For decades, Italian musician Gigi Masin was but a whisper in the European ambient music scene. His most known track, “Clouds,” slowly began poking through from the underground by being sampled in several notable songs: first on Björk’s “It’s In Our Hands” in 2002, with his first true bit of mainstream exposure following over a decade later when DJ Mustard produced “Big Lie” for Post Malone in 2016. Masin’s career was given a boost when the Dutch label Music from Memory reissued the 1986 ambient cult classic, ‘Wind‘, in 2015 to major critical reappraisal.
Since knowledge of Masin and his discography has spread once again, ambient and new age music has seen a major resurgence in both relevance and prominence in the last few years, most likely owing itself to the political and social tension on an international scale. All of these events set the stage for KITE–his first new solo album (not including commissioned works) in a decade.
The best and most striking thing about the album is that it doesn’t really care much about the sonic world outside of the one it’s created for itself. It’s an island of self-reference, a summation of every sonic road Masin has travelled; KITE is singular in both sound and technique. Throughout the album, he explores the beatless, gently pulsating keyboards of his Balearic side project Gaussian Curve and the piano-led works that he’s performed live in cafés and clubs across Europe.
"While Gigi Masin's place at the roundtable of legendary ambient musicians is secure, this is a collection of fresh songs that reasserts his skill and talent as one that’s still relevant and arguably much needed in 2018."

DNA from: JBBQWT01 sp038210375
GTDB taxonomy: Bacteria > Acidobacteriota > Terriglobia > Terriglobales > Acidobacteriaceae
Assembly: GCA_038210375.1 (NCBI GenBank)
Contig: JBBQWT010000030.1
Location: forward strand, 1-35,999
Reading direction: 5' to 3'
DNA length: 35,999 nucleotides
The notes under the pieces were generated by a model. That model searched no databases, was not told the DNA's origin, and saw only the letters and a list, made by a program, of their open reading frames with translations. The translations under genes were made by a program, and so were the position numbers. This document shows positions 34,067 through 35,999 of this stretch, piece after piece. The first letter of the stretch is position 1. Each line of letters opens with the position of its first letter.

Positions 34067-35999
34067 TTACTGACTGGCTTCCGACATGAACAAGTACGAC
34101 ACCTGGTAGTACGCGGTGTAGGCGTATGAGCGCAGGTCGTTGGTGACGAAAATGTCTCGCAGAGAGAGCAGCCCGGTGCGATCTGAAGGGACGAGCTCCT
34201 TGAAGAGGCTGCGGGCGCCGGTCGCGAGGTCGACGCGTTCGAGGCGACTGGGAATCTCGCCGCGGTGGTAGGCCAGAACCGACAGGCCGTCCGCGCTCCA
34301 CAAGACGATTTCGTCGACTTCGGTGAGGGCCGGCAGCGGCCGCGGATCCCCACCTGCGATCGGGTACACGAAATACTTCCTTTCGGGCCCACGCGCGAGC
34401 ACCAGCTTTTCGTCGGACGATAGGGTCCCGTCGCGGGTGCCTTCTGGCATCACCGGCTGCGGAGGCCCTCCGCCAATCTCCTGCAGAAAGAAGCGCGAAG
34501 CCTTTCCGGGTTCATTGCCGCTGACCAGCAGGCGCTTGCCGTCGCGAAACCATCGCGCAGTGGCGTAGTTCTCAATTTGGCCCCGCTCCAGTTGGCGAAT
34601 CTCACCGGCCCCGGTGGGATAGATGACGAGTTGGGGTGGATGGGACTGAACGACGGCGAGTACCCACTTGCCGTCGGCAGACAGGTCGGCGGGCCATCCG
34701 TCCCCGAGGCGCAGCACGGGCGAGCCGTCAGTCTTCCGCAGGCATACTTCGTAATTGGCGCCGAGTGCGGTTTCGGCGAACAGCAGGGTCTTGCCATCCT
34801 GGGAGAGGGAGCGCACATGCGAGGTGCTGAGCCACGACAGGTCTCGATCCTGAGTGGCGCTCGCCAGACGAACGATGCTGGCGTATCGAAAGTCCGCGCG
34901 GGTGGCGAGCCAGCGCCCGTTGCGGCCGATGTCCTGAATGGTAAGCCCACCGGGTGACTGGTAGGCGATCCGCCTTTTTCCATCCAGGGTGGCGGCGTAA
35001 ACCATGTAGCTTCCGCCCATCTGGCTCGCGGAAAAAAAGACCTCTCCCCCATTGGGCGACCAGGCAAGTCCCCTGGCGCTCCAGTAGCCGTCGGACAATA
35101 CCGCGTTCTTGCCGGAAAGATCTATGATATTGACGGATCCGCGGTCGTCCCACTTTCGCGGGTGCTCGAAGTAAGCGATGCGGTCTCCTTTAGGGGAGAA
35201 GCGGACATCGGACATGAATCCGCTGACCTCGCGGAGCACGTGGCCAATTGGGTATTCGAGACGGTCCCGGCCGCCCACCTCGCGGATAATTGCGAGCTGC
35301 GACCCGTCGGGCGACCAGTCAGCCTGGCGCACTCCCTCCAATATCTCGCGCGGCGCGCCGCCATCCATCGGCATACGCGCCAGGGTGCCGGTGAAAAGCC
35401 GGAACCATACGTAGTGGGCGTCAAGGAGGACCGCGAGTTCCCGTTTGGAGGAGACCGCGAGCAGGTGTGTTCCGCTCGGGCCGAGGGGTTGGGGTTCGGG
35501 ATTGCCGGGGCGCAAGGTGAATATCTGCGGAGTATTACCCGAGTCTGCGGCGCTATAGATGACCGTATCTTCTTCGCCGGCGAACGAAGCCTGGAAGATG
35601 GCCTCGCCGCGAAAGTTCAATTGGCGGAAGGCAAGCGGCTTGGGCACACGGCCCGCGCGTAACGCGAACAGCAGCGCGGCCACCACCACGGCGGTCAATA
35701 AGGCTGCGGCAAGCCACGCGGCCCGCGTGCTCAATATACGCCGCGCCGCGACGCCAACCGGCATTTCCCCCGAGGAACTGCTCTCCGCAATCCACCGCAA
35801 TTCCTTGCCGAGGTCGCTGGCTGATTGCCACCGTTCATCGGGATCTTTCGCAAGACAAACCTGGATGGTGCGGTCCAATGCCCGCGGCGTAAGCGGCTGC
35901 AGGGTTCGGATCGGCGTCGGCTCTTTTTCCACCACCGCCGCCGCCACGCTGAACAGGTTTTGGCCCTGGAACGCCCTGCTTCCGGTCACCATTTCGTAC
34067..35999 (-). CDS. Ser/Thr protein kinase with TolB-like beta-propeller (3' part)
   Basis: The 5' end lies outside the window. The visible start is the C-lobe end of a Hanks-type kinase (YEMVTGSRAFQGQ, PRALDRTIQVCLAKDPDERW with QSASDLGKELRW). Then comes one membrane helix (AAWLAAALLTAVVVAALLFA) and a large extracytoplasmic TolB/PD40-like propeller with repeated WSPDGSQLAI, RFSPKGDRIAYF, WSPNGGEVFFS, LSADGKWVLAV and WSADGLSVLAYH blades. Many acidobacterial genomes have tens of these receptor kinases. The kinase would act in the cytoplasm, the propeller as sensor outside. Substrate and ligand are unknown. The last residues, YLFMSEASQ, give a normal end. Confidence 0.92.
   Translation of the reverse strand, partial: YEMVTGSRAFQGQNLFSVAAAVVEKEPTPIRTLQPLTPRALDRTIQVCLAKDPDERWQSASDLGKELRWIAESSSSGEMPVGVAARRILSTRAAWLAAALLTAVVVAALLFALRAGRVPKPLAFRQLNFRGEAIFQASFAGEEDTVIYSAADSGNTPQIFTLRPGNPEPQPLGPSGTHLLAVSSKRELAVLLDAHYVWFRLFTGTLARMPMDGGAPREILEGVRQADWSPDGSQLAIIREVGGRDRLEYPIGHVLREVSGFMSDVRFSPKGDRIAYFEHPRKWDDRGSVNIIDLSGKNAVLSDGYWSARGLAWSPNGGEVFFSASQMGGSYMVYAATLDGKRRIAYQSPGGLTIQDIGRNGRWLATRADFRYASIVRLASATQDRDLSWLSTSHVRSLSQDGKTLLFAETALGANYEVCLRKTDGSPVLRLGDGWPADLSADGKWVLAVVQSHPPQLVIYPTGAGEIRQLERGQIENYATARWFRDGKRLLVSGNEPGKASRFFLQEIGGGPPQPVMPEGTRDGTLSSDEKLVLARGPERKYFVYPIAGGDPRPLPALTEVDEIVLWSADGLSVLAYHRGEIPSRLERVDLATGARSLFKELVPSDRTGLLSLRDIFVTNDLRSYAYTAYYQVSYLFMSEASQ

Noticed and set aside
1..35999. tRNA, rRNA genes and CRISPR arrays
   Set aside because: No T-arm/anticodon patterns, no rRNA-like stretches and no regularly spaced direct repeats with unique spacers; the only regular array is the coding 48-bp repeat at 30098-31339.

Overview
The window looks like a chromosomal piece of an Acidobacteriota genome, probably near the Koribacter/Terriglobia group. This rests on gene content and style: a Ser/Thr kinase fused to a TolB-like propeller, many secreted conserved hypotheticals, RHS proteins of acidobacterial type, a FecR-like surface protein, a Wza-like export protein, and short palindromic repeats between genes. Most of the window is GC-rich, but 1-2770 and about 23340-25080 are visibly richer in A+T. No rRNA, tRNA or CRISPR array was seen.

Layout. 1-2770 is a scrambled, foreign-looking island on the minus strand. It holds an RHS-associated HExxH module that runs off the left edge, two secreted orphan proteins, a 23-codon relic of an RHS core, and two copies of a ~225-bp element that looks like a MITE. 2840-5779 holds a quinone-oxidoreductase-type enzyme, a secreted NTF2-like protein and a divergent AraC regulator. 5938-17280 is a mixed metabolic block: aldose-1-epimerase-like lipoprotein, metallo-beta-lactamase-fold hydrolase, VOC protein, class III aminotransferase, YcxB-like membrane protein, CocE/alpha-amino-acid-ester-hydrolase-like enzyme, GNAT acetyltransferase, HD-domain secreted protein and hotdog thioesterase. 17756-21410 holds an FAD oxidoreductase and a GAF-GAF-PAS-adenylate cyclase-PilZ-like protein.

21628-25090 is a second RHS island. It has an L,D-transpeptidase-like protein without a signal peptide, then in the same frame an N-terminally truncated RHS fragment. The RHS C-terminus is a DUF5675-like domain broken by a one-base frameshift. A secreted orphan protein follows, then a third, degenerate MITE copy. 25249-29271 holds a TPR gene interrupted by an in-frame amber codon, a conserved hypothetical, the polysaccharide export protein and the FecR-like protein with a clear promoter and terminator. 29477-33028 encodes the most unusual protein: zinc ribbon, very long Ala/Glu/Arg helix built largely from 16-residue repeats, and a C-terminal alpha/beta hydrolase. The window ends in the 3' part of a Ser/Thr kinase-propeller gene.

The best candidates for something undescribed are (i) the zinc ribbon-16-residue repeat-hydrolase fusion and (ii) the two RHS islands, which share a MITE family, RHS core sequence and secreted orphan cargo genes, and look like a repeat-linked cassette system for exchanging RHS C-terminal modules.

There are a couple tracks here that notably feature piano as the only instrument used. “Aphrodite’s Eyes” and “Blue Line” bring his recent interest in traditional composition to the fore. Each song flows in a romantically melodic way, stumbling like water over rocks in a stream. As “Blue Line” progresses, gentle waves of reverb blow into the mix, just barely breaking the surface in the background as Masin jolts the composition forward with little explosions of forte playing.
On the more ambient side of the album, songs like “Kite,” “Closer,” and “Irish Dove” feature slow synth pad sequencing that drives the songs forward, still allowing them to languish in a microscopic pool of sound. Other than the twinkling piano that sprinkles itself throughout, “Irish Dove” and “Morning Light” are mostly composed of string pads, with the aforementioned pulsating keyboards sounding like what I imagine could be an angel’s heartbeat drifting in and out of a stereo system.
Within the context of KITE, “Magic Touch,” stands out for its Fourth World sound. Reshaping musical tropes from Jon Hassell and Brian Eno’s Possible Musics in a bright manner, “Magic Touch” is more open savannah than dark jungle. An upright bass slips along, content to pass the groove back and forth with lightly tribal drums in the mix. It offers a definitely interesting avenue for Masin to possibly explore in new projects. The last sound we’re left with is a trumpet, closing the record in innocent earnest.
While Gigi Masin’s place at the roundtable of legendary ambient musicians is secure, this is a collection of fresh songs that reasserts his skill and talent as one that’s still relevant and arguably much needed in 2018. KITE is simply an album that doesn’t need to do anything beyond exist in its own little vacuum; it isn’t a profound new age revelation, but it’s great because it doesn’t try to be.
KITE is out now, get a digital copy on Bandcamp.
2. Aphrodite’s Eyes
4. Blue Line
5. Irish Dove
6. Morning Light
7. Magic Touch
Discover more about Gigi Masin on Inverted Audio.